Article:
That's pretty impressive. So, recently, there have been a few things that have come to our attention that Privaini could have really helped with. One of those is the Criteo case. I'd love for you to talk about what that case found, what some of the major fines were and how a platform like Privaini would have surfaced privacy risks.Sanjay Saini:
You're absolutely right, Debra, that major fines have now become norm today, because what's happening here is 3, 4, 5 years ago, regulators were just writing the laws. Now they are enforcing the laws. The companies, unfortunately, are not ready for it yet. These fines, it looks like they are happening on a weekly basis. I can't imagine a week where we don't read that they are multimillion dollar fines, which are imposed because of privacy risks, essentially. And, these multimillion dollar fines are now constant reminders of the seriousness of this issue. The example that you mentioned, which is a Criteo example, just to give you some background on it, this happened recently in June itself. A 40 million euro fine was imposed by the French regulators, CNIL, on Criteo, a French company, which, by the way, are rare. There are not too many instances where a French regulator had imposed a fine on a French company. The regulators identified numerous issues with Criteo's privacy postures, saying that what Criteo was saying was not correct practices. But, more importantly, the data that Criteo was processing on behalf of its customers was tainted. As the customers which actually sent them (and this is a B2B company, so this is not an end consumer) the customers which sent Criteo the information to process and do what they asked them to do, they lacked the appropriate consent mechanism. And, as a result, now Criteo was held responsible for the privacy exposure it caused and harms to the end consumer, essentially. Now, the reason why I'm highlighting this is this is not just a situation of a downstream provider creating an issue. This is an upstream provider which created an issue for Criteo. And this underscores the significance of how and why a robust platform is needed to effectively manage privacy risk across the entire business network. I don't think managing the privacy risk across business networks is just a nice- to- have. It's a much- required capability, which every company should have. And, I'll pause there because the key thing which I want to say here is this is not just a nice- to- have element. A company should look at the broader view of the enterprise privacy risk management because it is the right thing to do; it has a positive impact on the bottom line and it builds trust. It builds trust with other businesses; it builds trust with regulators; and, more importantly, your customers. So, that's what we have been doing and that's what I'm super excited about this space.Debra J Farber:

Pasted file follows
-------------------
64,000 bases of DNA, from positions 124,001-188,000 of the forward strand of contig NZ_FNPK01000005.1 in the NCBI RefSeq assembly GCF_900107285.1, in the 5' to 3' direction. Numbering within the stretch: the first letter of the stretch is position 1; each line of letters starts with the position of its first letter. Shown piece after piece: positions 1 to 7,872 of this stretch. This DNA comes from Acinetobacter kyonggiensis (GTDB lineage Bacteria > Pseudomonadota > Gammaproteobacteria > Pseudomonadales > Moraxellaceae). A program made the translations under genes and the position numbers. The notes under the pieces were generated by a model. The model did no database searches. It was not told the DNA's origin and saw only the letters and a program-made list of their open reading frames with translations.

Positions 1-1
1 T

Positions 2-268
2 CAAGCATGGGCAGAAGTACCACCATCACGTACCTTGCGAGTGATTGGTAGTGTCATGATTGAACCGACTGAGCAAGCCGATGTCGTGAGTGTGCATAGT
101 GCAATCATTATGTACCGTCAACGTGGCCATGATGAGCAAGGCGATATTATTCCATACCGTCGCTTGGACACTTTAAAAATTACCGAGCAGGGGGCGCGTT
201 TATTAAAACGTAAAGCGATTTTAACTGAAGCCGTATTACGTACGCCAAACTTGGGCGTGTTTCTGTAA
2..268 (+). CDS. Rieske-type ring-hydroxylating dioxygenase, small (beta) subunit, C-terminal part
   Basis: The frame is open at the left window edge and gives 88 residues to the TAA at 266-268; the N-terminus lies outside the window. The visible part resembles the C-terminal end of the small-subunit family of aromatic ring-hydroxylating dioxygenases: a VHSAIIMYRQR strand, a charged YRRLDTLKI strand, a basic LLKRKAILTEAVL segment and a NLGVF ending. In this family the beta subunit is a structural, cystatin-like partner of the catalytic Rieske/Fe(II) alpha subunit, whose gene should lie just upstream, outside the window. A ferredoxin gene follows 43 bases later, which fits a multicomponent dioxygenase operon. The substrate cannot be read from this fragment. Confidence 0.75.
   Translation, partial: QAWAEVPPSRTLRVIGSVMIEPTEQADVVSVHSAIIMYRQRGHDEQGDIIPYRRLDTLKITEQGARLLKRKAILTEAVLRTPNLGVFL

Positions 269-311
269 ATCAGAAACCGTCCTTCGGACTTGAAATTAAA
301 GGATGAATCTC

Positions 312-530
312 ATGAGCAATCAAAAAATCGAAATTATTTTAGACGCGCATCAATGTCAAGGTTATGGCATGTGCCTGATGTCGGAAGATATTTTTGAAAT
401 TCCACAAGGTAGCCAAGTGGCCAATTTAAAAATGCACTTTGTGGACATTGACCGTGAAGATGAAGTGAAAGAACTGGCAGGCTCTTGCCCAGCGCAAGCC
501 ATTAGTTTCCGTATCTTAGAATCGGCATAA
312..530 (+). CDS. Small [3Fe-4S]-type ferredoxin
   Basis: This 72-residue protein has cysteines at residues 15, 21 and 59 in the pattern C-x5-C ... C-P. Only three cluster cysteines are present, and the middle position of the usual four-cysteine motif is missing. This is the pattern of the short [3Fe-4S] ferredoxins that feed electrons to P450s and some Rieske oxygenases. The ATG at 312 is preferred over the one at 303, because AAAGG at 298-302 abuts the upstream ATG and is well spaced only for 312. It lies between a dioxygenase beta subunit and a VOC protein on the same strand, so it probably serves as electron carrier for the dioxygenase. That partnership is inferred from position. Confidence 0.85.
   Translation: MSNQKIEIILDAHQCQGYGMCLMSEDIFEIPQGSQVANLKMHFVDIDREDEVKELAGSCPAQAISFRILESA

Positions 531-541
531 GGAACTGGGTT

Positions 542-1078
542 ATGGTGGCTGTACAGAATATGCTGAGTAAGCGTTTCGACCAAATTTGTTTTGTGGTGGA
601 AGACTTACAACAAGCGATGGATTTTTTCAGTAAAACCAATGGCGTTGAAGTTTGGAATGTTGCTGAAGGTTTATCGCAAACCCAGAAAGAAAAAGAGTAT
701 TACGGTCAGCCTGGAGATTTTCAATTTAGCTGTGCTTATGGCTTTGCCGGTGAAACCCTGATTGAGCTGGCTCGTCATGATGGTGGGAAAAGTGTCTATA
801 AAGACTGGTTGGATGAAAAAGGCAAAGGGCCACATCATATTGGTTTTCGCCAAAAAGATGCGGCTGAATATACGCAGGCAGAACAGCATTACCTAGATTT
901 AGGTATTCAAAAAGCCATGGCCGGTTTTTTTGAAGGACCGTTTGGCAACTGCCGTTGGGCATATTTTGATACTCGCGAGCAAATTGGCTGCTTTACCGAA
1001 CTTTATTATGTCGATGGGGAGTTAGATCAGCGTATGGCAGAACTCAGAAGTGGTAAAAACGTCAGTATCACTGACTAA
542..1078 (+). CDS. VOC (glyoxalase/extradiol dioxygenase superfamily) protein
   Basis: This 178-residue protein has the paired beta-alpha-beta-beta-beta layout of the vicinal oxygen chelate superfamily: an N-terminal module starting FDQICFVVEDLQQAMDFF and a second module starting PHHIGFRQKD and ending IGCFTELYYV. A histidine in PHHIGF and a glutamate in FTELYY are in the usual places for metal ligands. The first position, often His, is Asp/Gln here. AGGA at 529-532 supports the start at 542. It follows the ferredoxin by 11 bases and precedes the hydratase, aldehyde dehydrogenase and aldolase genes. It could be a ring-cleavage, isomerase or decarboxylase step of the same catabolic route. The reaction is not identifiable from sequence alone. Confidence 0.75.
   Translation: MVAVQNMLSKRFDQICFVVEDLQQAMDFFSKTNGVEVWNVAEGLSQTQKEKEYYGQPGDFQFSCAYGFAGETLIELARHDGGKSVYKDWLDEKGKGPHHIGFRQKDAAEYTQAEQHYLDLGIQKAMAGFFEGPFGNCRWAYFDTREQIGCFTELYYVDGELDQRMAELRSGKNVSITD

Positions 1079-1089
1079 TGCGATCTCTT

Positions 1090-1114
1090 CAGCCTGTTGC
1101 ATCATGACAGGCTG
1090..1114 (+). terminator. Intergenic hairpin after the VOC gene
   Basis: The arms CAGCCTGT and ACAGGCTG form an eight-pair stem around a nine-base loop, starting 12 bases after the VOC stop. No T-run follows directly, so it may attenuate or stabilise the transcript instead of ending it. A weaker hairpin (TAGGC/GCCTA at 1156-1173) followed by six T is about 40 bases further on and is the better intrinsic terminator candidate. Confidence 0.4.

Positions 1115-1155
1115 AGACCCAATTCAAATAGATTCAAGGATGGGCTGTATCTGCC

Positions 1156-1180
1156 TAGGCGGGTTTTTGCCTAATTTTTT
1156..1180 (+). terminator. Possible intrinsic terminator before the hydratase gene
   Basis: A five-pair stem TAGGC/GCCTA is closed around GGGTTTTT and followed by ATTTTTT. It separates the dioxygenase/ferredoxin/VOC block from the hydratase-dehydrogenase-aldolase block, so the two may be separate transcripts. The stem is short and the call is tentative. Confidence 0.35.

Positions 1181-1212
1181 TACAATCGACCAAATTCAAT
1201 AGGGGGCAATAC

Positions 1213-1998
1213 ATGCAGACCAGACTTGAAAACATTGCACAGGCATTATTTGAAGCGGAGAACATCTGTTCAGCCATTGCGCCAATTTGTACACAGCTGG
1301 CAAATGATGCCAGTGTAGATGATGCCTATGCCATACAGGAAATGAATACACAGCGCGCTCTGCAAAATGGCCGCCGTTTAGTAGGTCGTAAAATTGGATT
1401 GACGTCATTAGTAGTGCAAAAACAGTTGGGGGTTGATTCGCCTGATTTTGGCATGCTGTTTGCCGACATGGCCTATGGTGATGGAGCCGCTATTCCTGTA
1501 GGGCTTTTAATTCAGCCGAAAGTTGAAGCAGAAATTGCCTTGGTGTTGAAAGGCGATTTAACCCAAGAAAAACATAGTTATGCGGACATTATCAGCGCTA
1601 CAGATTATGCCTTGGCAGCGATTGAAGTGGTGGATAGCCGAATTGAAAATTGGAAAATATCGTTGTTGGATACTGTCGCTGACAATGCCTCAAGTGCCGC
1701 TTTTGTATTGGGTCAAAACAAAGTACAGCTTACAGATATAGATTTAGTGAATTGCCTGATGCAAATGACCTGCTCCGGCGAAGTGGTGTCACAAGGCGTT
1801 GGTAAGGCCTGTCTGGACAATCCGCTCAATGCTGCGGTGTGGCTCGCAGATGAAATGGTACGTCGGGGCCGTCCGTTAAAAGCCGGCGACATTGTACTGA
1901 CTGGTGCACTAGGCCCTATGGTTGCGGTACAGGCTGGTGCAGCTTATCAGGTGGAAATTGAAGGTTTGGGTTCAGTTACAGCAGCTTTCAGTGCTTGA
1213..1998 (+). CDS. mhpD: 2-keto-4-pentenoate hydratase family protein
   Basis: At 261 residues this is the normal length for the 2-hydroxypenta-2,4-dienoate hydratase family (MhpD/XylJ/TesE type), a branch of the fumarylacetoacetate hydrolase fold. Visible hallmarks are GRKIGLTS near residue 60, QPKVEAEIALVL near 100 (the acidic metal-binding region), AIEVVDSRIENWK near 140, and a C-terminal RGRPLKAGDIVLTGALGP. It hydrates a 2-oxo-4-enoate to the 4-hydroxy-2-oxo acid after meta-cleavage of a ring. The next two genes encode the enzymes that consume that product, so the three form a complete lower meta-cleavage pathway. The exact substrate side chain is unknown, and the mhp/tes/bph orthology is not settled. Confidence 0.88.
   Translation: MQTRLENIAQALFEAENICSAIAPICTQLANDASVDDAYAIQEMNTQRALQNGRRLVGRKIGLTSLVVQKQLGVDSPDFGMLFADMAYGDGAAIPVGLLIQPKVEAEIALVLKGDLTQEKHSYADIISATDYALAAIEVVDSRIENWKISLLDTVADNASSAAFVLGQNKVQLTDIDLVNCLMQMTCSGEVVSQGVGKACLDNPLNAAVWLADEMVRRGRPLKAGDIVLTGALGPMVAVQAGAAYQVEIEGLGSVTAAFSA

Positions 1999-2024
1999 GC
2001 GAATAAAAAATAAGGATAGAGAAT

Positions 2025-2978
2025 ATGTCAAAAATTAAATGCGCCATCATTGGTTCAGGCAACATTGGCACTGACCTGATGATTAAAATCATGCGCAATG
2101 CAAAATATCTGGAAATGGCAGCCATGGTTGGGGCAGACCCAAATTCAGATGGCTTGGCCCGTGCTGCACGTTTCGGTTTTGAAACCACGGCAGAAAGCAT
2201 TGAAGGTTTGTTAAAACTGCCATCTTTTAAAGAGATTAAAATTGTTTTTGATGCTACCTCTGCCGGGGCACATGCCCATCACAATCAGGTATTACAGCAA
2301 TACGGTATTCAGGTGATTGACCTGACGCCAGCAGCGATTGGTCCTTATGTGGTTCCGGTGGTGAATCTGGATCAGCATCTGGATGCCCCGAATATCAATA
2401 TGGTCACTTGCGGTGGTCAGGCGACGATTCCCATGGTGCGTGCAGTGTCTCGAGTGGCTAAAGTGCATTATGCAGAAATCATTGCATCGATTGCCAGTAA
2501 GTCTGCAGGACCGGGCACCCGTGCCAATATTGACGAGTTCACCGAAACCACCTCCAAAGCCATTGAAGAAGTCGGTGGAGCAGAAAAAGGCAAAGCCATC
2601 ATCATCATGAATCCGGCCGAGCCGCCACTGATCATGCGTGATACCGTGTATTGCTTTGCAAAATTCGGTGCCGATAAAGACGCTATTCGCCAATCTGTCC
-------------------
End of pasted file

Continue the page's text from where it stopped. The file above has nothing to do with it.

This is amazing. I honestly think that the environments are ready for a solution like this. I think that the both privacy and security teams are overburdened as it is trying to keep their programs running, and that something like Privaini can really do a lot of heavy lifting and surfacing insights that would help them make business decisions around privacy and security and should you still use and work with a particular vendor or partner or anybody else in your business network. So, gosh, this is like really exciting stuff and I really appreciate you being here today. If people want to learn more and reach out to you, how can they go about doing that?Sanjay Saini: